FLAP-JAW

The story did not end there, since the angry residents also planted saplings in the small potholes around the ditch.
 
Party around crater

Illustration By Hasan Zaidi

Arup Chakraborty

Party around crater

The Bharatiya Janata Party (BJP) has been ruling Madhya Pradesh for more than 17 years. The current ruling dispensation claims that the condition of roads in the state is better today than it was when the Congress was in power. On the contrary, about the nick of the roads in various districts across the state, including that of those in its capital, Bhopal, the less said, the better. The ruling party’s tall claims on maintenance of roads fall flat during the monsoon when the thoroughfares in the capital city turn into ponds. If the condition of roads in the state capital is so bad, one can imagine the state of the roads which the people in remote areas have to walk on. A few residents of an area in Anuppur district of the state recently resorted to a novel protest to draw the government’s attention to a road, a part of which has caved in and developed into a crater. Because of the ditch, the road, which connects Anuppur with Bijuri-Manendragarh, remains filled with water in the monsoon. A volley of letters, written to the civic body to repair it, came to nought. Ergo, a few residents put up some chairs in the crater and sat on them, dipping their feet into its muddy water, enjoying music, soft drinks, snacks. They also danced to the tune of Bollywood numbers, as though they were having a blowout on the banks of a river. The story did not end there, since the angry residents also planted saplings in the small potholes around the ditch. When a video clipping of the protest went viral on social media, a resident of Bhopal said, “The Bhopalites should draw a lesson from it and protest against the poor state of the capital’s roads.”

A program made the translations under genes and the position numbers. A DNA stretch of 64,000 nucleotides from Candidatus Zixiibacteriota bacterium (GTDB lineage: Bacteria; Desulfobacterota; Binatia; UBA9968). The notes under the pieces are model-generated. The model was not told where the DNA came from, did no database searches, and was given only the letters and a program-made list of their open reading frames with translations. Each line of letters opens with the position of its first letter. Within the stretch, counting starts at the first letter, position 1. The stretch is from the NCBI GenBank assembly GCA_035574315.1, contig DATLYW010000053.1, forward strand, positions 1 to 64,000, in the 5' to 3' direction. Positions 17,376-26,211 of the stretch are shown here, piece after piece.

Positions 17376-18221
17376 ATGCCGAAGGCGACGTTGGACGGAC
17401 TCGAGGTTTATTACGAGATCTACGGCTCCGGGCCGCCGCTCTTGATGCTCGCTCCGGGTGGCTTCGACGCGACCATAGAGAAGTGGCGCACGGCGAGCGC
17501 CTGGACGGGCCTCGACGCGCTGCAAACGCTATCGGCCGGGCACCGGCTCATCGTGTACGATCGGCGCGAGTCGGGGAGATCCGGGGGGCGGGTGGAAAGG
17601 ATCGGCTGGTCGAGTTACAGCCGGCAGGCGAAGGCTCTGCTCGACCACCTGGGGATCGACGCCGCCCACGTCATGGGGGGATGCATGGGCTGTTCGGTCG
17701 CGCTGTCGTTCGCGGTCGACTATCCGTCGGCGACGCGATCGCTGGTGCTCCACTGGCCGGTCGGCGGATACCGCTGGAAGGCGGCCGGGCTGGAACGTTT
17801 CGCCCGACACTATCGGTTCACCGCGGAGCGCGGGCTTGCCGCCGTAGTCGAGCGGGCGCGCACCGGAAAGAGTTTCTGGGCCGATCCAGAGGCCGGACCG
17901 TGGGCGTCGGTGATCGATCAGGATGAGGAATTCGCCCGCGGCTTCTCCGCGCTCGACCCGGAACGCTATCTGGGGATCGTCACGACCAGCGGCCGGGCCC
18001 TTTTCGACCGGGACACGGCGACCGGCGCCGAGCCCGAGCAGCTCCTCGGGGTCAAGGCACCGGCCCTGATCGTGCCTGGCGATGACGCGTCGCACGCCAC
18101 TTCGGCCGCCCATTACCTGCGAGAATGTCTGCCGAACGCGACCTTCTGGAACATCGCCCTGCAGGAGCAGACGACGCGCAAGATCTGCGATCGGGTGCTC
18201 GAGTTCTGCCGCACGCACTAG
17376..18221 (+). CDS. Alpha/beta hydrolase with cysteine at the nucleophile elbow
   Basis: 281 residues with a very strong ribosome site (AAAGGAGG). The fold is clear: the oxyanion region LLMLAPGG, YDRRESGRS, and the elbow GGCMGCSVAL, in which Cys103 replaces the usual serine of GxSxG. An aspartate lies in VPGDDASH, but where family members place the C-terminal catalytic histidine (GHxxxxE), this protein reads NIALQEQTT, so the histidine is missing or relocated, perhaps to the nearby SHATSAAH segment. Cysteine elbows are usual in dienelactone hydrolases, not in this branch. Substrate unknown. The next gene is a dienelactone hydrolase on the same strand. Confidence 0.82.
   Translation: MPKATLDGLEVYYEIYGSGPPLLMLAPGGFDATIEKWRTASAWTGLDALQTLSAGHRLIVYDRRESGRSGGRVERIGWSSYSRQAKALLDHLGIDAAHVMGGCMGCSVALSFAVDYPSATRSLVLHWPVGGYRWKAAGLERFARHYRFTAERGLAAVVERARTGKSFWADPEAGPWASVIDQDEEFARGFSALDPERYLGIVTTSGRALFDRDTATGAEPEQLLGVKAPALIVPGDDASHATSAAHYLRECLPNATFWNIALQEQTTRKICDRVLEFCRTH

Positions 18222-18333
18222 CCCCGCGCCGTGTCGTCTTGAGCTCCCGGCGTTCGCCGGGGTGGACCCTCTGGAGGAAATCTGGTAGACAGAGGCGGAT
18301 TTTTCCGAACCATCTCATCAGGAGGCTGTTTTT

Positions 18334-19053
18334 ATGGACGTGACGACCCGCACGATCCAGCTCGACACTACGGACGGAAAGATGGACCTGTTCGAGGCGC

Read also: Height of sycophancy

Monsoon wedding

Monsoon wedding
Illustration By Hasan Zaidi

The other day, it was raining heavily in Indore, the commercial capital of Madhya Pradesh. No sooner had the rain begun than many pedestrians and bikers scurried to the roadside shops. On such a day, a bridegroom’s party was going on the road and a group of people were dancing to the tune of an old Bollywood number ‘Dum … Dum … Diga … Diga …’ The Baratis, as the members of a bridegroom’s party are called, were hardly bothered about their wet clothes. Suddenly, some of them brought a tarpaulin sheet to shield themselves from the rain. Dulhe Raja who was in a four-wheeler looked restive, because he must be cursing himself for getting spliced on such a day when he could easily caper in the rain with his friends. Most of the Baratis took shelter under that tarpaulin sheet, but, by the time they did that, all of them were soaked. It was not known whether the Baratis had some extra habits to stand in lieu of the wet ones. The scene, however, triggered a lot of sniggers among shopkeepers and bystanders, because it gave off all the elements of hilarity – rain, dance, Baratis.

Penned in the past

Penned in the past
Illustration By Hasan Zaidi

A long time has passed since the era of Nawabs ended, but the residents of Lucknow, especially those living in the old city, believe that the Nawabs are still present in their life and culture. Such residents always speak about the rulers of the city. Many historians have spilled gallons of ink on reams of paper to pen that. Yet, the common man is not tired of telling those yarns with many spins. The other day, a man was buying Dussehri mangoes from a vendor in the old city. The buyer wanted to know whether the mangoes were of good quality. Immediately after hearing that, the vendor said, “Do you know the mangoes have been grown in the Nawab Sahib’s own garden? So, you cannot doubt their quality.” The buyer, no stranger to the city’s culture, said, “Yes. I saw one of the Nawabs and his Begum relish these mangoes, sitting outside the Bada Imambara gate.” Immediately after that, the vendor handed over the mangoes to the buyer, and went away, throwing a benign smile at him.

Read also: The untouchable?

Tailpiece

Tailpiece
Illustration By Hasan Zaidi

A man enters the transport department office in Lucknow to take a test for a driving licence. He is handed over a set of questions, one of which says – which traffic sign allows you to make a U-turn on a road in the city?

The man writes: The road that leads to the Lucknow transport office.